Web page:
The only suggestion I am making to you is to look at it, so when your boss, or your boss's boss starts asking questions, you understand what the heck he is talking about.

For what it is worth you can find me in Twitter at:  


What Keeps Twitter Chirping Along

By David Miller


It's practically impossible to find a story that doesn't darkly point out that the microblogging service Twitter has no revenue model, yet despite that concern, all the complaints about unreliable service, the rants about the exceptionally high noise-to-signal ratio, the outright attacks that accuse the company of "top-to-bottom incompetence," Twitter keeps on tweeting and seems likely to continue doing so into the foreseeable future.


The question in Twitter's case is whether that's likely to happen due to a buyout, another round of funding or its owners finally finding a way to monetize a service, like it said it would do, that an increasing numbers of users (including are finding useful for more than just posting 140 character tweets (short blurbs) about what they happen to be doing at any given moment.


"We're using Twitter to get info out to the public and the media," said Claire Sale, an interactive media specialist with the Red Cross. "Twitter offers a single stream of information, and it's been most successful in disaster response, like the recent wildfires in California.


"I think people like to follow breaking news on Twitter because it's so instantaneous," Sale added. "And it's self-correcting. You might check a blog or an RSS feed once a day, but people tend to follow Twitter constantly." The Red Cross has 3,000+ "followers," people who have signed on to view their tweets.


Less altruistically, some businesses have discovered that Twitter is an effective way of communicating with consumers. Dell (NASDAQ: DELL) says Twitter has produced $1 million in revenue over the past year and a half through sale alerts. People who sign up to follow Dell on Twitter receive messages when discounted products are available the company's Home Outlet Store. They can click over to purchase the product or forward the information to others.


Dell started experimenting with Twitter in March of 2007 after the South by Southwest conference, an annual tech/music festival in Austin, Texas. Conference attendees could keep tabs on each other via a stream of Twitter messages on 60-inch plasma screens set up in the conference hallways. There are now 65 Twitter groups on, with 2,475 followers for the Dell Home Outlet Store.


"A million dollars isn't a lot of money, but it shows that people want to sign up for feeds," says Bob Pearson, head of communities and conversation for Dell. Pearson is a big fan of Twhirl, a free desktop client for that lets users manage feeds from Twitter and other popular microblogging sites (, Friendfeed and seismic).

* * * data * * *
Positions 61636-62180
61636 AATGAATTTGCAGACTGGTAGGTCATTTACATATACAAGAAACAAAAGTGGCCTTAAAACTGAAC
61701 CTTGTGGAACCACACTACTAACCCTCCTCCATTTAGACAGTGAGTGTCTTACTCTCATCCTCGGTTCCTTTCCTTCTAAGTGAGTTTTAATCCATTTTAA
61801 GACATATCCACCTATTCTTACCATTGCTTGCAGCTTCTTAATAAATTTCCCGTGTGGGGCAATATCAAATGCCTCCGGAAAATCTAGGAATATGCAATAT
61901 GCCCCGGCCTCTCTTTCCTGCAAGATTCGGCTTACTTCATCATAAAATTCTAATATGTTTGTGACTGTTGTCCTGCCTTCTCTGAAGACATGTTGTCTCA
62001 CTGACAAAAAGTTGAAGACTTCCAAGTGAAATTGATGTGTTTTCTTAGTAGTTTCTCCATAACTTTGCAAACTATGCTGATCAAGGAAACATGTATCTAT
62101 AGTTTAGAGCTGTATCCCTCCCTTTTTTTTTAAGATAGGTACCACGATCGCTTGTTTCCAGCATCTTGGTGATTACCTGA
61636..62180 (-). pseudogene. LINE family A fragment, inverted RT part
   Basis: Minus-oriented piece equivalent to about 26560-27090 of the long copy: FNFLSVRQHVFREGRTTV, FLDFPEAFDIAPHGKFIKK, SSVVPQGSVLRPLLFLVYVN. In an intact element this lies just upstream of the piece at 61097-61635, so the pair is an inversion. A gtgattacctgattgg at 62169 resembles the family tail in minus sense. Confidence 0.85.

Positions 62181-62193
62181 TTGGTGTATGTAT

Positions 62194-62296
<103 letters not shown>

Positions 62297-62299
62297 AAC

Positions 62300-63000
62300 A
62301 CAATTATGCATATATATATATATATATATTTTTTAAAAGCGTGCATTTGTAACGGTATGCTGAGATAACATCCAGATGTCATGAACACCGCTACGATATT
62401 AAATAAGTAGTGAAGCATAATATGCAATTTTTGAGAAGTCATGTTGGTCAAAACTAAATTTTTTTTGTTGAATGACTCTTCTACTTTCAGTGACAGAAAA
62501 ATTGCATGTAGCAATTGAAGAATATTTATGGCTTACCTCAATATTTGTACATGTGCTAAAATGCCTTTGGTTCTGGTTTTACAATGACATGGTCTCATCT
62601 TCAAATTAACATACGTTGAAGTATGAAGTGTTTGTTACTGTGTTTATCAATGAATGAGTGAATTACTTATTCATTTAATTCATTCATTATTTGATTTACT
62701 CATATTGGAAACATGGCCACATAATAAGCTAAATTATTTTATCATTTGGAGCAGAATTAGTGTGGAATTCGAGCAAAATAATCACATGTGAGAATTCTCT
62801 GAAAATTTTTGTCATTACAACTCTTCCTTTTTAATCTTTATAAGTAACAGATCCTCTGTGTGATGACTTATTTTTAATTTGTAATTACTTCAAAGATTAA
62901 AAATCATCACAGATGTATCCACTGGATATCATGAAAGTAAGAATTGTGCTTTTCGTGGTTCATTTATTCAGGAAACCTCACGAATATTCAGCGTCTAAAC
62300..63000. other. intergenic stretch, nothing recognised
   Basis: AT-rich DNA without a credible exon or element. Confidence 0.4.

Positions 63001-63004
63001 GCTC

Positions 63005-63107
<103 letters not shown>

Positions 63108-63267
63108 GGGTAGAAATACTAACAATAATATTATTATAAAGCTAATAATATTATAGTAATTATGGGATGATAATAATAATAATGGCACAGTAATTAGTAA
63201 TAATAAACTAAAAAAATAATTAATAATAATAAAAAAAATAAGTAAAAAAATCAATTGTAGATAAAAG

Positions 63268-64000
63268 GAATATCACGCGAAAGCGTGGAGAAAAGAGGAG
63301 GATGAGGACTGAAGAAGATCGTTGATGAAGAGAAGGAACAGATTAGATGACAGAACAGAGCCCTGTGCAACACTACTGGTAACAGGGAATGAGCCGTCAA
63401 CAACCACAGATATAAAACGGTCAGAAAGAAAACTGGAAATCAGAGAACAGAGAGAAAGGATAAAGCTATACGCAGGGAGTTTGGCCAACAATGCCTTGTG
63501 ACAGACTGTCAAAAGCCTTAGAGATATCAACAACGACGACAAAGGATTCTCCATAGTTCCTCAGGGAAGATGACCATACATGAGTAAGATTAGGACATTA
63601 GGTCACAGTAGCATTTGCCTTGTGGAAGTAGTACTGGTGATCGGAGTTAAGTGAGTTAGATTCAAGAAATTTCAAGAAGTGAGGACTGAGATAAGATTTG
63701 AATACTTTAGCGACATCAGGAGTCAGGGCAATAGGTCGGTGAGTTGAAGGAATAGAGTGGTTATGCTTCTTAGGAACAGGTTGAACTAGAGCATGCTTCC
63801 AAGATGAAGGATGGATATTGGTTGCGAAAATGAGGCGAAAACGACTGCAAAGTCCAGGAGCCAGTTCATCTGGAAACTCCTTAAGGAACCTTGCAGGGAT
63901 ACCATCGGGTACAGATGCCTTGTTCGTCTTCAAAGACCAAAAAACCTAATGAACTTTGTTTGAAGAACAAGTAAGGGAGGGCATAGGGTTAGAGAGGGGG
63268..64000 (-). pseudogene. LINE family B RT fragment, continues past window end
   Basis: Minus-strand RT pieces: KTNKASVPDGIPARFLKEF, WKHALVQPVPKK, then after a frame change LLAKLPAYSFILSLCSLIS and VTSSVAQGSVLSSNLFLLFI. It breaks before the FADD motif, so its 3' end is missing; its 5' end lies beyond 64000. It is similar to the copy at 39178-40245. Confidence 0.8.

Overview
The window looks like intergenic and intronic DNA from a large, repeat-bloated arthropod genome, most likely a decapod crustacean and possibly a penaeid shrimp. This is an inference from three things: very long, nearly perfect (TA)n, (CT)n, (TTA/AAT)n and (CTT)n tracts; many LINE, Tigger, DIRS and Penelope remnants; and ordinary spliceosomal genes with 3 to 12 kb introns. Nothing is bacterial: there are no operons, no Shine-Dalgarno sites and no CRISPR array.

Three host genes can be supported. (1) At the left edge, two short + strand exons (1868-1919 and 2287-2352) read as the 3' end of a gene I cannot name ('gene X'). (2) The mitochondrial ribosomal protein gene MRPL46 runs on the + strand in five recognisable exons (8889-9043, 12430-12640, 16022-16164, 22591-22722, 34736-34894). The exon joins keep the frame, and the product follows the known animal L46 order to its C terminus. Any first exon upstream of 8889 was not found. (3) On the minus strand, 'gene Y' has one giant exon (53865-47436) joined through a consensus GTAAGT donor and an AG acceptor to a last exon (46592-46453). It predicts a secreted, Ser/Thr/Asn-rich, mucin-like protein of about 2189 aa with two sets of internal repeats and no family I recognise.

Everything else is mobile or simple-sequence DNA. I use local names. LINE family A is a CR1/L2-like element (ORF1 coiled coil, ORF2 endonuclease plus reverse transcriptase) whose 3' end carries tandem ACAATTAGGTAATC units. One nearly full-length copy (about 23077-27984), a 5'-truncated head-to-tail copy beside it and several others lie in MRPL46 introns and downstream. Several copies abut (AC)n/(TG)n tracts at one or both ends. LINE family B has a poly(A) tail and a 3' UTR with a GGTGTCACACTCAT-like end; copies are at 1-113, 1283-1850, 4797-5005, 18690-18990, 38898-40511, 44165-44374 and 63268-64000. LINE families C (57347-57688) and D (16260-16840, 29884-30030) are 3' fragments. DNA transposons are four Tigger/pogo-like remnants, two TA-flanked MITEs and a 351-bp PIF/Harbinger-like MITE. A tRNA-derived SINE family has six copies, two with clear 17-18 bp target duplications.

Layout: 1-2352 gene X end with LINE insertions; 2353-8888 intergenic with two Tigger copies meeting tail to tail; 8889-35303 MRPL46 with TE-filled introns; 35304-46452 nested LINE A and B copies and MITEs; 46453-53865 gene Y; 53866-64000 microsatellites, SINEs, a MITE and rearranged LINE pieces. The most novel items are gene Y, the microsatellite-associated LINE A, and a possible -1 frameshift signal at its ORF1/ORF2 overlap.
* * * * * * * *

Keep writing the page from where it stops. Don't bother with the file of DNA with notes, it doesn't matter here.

"It's a good quick way to see what's going on in the world," Pearson said about Twhirl.


Good for customer service


Discount airline Jet Blue also uses Twitter to offer real-time discounts, sometimes even offering tickets or adding flights when large numbers of people are Twittering sadly about the lack of transport options to a conference or festival. JetBlue also monitors Twitter for comments about the company, responding quickly to compliments and complaints, and following its customers.


"Asking when Twitter will end is like saying, 'When will the cell phone fad end'?" said David Spark, founder of Spark Media Solutions, a storytelling production company. "The value of cell phones can't end, it only can be replaced by something that provides the same value and more. Once we have a capability, we never want it taken away from us."


Spark, who recently documented "16 Great Twitter Moments," believes that all companies should be listening to what's happening on Twitter, blogs and elsewhere on the Internet, noting that "it's truly the cheapest and most accurate market research you can possibly have.'"


Tech evangelist and well-known blogger Robert Scoble suggests that Twitter can make money by offering a premium service.


"If they turned out a lot of cool features, I would pay," said Scoble. "Direct messaging where I could forward and sort messages, real e-mail messaging features, stuff like that. Or put pictures on my tweets, like FriendFeed has pictures and videos. It would have to be part of a suite of other features, like the 'pro version' of Twitter. I would pay for that."


He added that Twitter could turn to advertising as a revenue model, perhaps inserting ads between messages like Meebo does, but he thinks it's possible people might complain and also wonders if the advertising could be targeted enough to appeal to marketers.


Describing Twitter as the love child of IM and chat and blogging, Scoble said the big attraction for him is the interactivity.


'When I post a comment on my blog, it's usually 20 or 30 minutes before I get a comment. With Twitter, I get feedback in seconds," said Scoble. "And it's a worldwide community. You can talk to camera guy at the White House, a supply chain manager in China, a reporter in India. People find that fascinating and useful."


Of course not everyone is a fan. Google "I Hate Twitter" and you'll see plenty of gripes, mostly about the banality of tweets and peoples' increasing belief that everyone in the world is their very own '50s sitcom mother, endlessly fascinated by every single one of their thoughts and actions.


"I find Twitter incredibly annoying, both as a user and bystander," said Trisha Creekmore, interactive executive producer for ''There's nothing more annoying than trying to enjoy an event with a bunch of Twitter geeks and having to stop every five seconds for them to tweet into their mobile device. If you're at an event, BE at the event. Or leave."